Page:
Saturday, June 6, 2015

No Painting ... Just Shooting


Just got back from a brief stint to the Republic of Nauru: a geographically isolated Pacific island where I was delivering some training for work. Whilst I'm not obsessed (any more than the next man that is) I did manage to get a bit of war-tourism in as this island was occupied by the Japanese armed forces in WWII as a supply and staging post.
It was never taken by the allies due to the pinnacle rock and reef rock formations which ring it - we couldn't get a landing craft in. Once isolated after the demise of the Japanese fleet; however, the strategic use of this place died away and the occupiers together with many of the remaining inhabitants were reduced to effective starvation.
The original inhabitants were shipped all over the occupied islands as labour and I can't imagine they were particularly well treated. In turn, apart from starvation the island was subjected to bombing by the allied air forces en route to Japan and their islands groups. Cruelty met by cruelty in turn.
What images can't convey is the humidity and heat of the tropical zone. This was an overcast day bringing much relief but we were soaked through, inside and out. It's once here you can also start to appreciate the plight of the Japanese soldier - the rank and file often pressed into service under a harsh regime, forced to fight in harsh climates and in turn dealt with heartlessly by us. Everyone in war seems to me a victim one way or another - makes me ponder who gets anything out of it.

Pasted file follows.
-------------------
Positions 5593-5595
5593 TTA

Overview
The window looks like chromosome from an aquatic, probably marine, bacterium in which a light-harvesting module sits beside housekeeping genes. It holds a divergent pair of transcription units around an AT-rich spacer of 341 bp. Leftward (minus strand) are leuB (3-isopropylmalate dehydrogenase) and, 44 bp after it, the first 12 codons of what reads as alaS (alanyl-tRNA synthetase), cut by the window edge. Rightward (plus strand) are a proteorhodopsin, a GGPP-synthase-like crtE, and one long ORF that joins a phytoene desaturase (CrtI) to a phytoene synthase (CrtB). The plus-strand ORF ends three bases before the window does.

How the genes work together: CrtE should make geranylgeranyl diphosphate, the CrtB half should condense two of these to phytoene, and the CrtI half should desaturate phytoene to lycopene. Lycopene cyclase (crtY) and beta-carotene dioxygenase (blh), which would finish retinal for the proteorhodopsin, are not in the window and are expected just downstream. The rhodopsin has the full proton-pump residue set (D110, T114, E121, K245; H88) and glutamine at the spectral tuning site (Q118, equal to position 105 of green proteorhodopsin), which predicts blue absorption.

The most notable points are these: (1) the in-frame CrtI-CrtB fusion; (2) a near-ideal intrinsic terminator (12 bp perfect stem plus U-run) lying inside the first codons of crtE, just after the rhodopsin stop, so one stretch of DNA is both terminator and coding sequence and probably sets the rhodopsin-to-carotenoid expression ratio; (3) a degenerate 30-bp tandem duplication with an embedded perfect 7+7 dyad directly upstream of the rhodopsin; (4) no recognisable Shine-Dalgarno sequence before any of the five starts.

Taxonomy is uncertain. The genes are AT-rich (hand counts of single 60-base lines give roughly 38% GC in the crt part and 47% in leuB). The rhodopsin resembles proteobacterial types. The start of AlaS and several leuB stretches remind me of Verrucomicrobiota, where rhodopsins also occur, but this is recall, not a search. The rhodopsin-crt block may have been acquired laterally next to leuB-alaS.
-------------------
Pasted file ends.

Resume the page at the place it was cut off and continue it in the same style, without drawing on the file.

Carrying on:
These anti-aircraft guns were a real find. Miraculously well preserved remaining where they were originally sighted. Fixed in concrete positions with underground tunnels - sometimes steel lined. It didn't take much imagination to see them blasting away at the passing bombers. I wonder if they ever claimed anyone: obviously they weren't hit.
Before I left, I ordered a spare part for my band-saw - a wheel tyre. It has been over a fortnight now and they have informed me it still hasn't shipped for them to on-forward it to me. They say necessity is the mother of invention and whoever first phrashed that statement really knew what they were talking about. I taped the broken pieces back together and refitted the make-shift tyre, spooled the saw blade back on an I am now back in businesses. My hussar bases are cut and the figures are going on today. Not before time. 

1 comment:

  1. Incidentally, the guns are type 89 127mm (5") dual purpose AA guns which were naval ordinance, capable of firing eight rounds per minute - common for coastal defence of the period and mounted on cruisers and larger vessels.

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